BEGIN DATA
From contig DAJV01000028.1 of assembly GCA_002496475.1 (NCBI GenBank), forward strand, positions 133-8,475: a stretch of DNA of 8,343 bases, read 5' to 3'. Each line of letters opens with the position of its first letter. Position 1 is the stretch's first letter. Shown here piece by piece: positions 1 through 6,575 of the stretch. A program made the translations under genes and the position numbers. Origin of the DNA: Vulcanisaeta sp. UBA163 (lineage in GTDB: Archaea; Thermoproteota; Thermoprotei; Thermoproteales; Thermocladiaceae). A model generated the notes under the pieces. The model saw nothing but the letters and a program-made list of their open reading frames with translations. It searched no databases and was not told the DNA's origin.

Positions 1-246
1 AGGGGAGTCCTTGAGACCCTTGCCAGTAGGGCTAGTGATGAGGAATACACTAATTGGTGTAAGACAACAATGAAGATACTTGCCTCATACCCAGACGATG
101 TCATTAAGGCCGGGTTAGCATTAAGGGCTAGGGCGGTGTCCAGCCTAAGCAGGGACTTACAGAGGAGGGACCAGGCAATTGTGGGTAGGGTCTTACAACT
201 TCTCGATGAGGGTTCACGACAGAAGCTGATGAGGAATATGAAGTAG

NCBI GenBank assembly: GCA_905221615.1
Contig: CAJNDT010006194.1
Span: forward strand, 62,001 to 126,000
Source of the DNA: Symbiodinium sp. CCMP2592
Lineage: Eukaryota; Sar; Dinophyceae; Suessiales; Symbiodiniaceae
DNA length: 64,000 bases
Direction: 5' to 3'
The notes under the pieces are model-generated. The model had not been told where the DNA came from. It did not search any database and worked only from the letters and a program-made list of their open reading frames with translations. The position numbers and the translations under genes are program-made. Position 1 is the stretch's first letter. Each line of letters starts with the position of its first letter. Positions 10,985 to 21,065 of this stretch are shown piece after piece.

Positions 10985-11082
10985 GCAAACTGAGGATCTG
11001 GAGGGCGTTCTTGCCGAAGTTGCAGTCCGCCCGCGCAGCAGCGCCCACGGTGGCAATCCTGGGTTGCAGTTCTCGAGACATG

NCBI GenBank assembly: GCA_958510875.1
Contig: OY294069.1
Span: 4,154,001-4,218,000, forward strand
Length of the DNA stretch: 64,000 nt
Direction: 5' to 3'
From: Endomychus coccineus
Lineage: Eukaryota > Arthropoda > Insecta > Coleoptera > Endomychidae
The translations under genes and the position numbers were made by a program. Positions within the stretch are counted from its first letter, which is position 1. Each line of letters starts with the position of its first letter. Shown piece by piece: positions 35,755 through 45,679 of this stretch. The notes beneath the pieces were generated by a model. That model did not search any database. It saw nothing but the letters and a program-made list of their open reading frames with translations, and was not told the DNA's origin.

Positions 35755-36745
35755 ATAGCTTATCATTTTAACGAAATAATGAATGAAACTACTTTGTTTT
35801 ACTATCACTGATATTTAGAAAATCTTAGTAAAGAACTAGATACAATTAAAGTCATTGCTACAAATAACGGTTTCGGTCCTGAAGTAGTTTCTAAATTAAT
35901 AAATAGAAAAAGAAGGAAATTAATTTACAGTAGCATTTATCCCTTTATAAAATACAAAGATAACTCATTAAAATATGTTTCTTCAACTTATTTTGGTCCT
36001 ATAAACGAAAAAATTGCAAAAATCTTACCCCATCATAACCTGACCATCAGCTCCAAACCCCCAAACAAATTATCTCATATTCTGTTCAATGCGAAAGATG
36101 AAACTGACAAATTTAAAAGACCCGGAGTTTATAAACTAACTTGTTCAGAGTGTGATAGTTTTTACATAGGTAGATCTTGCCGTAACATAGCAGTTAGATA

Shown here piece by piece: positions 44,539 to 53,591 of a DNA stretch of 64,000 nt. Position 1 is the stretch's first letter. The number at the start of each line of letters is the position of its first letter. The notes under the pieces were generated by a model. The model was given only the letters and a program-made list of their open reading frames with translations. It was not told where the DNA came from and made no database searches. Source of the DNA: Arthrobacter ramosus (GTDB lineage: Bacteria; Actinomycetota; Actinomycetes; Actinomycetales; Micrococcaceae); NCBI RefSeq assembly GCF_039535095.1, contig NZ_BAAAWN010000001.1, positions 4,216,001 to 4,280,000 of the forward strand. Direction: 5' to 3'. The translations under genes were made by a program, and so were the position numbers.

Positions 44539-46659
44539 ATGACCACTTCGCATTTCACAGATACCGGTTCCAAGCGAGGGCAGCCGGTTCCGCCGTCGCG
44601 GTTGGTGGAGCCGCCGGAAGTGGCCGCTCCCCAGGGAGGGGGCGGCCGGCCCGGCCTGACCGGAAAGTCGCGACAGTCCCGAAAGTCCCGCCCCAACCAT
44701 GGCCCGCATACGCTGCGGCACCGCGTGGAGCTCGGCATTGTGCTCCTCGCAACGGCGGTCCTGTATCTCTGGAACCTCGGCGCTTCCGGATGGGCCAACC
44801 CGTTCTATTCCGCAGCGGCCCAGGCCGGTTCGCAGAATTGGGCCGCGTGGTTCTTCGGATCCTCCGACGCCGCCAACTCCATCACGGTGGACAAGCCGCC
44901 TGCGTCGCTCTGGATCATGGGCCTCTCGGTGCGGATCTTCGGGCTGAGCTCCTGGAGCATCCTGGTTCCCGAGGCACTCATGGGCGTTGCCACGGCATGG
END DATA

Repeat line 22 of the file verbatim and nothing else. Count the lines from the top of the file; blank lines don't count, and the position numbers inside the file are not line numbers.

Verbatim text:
From: Endomychus coccineus